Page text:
In our fifties and still strong, my brothers and I drove north from Durham, New Hampshire, to explore the White Mountains. There we found a river filled with great granite boulders made smooth by years of swiftly running water. We found our way to the rapids where crowds of people played.
There were no screaming, jumping children as in our childhood. Back then, Puddy and I played in rapids built by students at the Catholic seminary across the river from our childhood home in Southeast Louisiana. Our little brother, Clay, was too young for our fearless play in a river we would soon leave for the dry air of the west to cure our mother’s tuberculosis.
Now, we three stood watching older people like us climb on top of boulders, forgetting their land-bound fear of falling as they slid down into the water, lifting their feet high as the swiftly moving current grabbed them, taking them to a quiet pool a hundred yards downstream.
Clay, having no memory of playing in rapids, had become a long distance runner. He stood on the shore frightened, afraid of breaking a leg and ending his running career, so we encouraged him. Watch us. The trick is to not fight the current. Let the water take you.
Twenty years later, Puddy and I stood over Clay’s hospital bed as we implored him to re-enter the flow of life. To forget the boulders of loneliness and regret and the sacrifices life had set for him, and to remember that magical day, when he overcame his fear, gave us his trust, climbed on a rock and slid off as the current gave him the ride of his life.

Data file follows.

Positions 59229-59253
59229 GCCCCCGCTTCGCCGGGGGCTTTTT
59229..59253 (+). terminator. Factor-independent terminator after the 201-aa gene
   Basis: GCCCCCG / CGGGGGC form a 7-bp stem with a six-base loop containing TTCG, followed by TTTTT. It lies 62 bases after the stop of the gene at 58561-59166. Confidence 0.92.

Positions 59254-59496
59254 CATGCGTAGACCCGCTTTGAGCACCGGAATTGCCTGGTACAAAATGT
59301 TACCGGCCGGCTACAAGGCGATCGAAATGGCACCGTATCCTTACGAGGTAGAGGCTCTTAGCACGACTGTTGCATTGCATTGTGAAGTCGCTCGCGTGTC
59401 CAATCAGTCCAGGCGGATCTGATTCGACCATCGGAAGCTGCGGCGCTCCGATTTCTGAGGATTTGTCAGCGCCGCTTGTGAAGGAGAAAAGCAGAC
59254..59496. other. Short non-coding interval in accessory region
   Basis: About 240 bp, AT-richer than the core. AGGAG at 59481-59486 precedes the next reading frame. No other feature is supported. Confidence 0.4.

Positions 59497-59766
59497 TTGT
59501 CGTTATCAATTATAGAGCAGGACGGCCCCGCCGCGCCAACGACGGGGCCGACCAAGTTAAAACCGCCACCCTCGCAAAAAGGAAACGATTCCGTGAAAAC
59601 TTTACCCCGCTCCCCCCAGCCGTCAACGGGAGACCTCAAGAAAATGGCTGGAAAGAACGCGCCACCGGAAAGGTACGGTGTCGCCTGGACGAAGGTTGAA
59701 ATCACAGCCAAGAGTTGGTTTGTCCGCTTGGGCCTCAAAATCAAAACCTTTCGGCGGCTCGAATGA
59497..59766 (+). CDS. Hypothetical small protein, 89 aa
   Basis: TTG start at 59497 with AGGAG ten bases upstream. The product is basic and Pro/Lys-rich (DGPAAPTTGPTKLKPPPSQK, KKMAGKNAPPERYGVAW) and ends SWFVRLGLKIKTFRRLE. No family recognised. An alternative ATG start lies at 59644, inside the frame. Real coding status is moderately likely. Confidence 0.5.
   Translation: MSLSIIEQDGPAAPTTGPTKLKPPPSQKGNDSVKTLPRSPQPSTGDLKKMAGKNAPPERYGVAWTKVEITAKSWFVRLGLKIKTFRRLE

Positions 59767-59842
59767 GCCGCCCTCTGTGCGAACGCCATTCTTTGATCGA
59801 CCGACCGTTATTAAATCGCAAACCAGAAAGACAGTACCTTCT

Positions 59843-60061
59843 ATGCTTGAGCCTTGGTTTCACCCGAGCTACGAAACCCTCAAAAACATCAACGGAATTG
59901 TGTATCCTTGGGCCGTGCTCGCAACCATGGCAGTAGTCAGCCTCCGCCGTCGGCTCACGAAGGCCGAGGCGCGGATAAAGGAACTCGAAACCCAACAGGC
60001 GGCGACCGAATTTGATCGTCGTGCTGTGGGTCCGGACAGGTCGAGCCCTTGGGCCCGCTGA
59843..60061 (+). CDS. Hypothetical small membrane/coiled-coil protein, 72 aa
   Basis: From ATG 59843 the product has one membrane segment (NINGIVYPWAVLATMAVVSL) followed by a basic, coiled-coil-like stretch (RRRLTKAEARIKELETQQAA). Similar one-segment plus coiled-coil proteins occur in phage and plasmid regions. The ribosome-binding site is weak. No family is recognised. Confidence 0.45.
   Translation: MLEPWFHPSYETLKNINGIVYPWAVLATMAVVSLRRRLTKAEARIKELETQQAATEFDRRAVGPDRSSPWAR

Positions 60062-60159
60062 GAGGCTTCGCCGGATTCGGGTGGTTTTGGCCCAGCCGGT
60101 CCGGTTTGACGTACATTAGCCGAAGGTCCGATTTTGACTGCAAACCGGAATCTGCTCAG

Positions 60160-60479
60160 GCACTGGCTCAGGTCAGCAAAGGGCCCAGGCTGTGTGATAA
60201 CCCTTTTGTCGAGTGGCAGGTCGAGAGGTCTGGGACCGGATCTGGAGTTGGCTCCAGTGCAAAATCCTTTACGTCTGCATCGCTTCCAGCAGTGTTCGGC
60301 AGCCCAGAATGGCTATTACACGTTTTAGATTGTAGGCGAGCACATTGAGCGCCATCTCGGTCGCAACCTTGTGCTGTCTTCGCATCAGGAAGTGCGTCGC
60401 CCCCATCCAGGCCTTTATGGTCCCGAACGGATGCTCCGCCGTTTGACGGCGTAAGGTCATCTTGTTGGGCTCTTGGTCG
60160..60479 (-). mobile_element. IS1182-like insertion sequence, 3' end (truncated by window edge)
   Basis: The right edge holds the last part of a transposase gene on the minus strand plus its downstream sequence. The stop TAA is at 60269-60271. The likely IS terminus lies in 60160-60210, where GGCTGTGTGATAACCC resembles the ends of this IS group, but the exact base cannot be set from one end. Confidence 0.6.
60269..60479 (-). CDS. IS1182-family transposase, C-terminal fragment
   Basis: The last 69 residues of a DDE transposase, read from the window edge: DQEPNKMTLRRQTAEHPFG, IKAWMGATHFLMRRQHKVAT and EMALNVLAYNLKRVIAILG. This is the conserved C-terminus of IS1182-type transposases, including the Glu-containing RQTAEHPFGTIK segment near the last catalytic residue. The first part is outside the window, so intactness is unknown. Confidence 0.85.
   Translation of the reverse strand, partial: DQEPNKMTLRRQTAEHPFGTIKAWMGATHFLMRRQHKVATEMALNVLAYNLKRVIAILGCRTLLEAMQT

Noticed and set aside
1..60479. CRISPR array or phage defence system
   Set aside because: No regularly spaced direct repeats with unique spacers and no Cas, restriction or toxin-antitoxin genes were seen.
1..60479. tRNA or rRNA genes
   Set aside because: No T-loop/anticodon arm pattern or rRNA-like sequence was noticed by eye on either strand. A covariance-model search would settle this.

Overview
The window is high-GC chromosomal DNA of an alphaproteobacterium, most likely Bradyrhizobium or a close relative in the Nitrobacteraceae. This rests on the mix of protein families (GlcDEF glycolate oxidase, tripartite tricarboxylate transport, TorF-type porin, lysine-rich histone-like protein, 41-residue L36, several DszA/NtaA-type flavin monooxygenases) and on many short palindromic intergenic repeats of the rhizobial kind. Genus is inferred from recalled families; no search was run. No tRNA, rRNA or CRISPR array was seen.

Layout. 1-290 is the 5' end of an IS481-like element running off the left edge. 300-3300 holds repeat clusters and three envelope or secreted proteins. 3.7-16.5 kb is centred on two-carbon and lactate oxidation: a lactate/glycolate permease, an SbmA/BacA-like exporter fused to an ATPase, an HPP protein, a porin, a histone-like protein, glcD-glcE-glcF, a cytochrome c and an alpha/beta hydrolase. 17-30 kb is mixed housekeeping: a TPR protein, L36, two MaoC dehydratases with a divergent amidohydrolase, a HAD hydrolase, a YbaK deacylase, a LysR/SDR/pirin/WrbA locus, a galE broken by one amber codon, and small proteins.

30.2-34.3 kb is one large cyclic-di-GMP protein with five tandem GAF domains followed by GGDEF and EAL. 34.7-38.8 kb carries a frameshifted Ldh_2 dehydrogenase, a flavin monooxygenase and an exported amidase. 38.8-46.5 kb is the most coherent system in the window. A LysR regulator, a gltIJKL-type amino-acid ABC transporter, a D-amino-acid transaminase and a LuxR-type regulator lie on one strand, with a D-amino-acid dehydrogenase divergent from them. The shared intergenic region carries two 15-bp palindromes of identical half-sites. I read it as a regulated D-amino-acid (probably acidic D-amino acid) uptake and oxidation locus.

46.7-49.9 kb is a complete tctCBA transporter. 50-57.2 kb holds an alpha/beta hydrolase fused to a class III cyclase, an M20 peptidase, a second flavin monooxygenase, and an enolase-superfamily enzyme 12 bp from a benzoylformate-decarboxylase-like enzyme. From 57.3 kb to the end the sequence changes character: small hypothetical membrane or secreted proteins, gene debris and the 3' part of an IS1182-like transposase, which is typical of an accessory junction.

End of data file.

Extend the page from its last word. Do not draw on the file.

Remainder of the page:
Jere Pfister was born in New Orleans in 1941 and spent most of her early childhood in Covington, Louisiana, where she and her brothers lived in a house that backed onto the little Bogue Falaya River.
Her work has been published in several journals, including The Bayou Review: University of Houston – Downtown, The Weight of Addition: An Anthology of Texas Poetry, Houston History Magazine: University of Houston, and Ten Spurs Best of the Best: Literary Nonfiction of the Mayborn Conference University of North Texas where she won the 2007 third place, Ann Ricco Prize for Literary Excellence. Jere earned an MFA in Theatre from the University of Houston where she studied with Edward Albee. Her play, “A Work in Granite,” was workshopped in the 2002 Edward Albee Play Festival.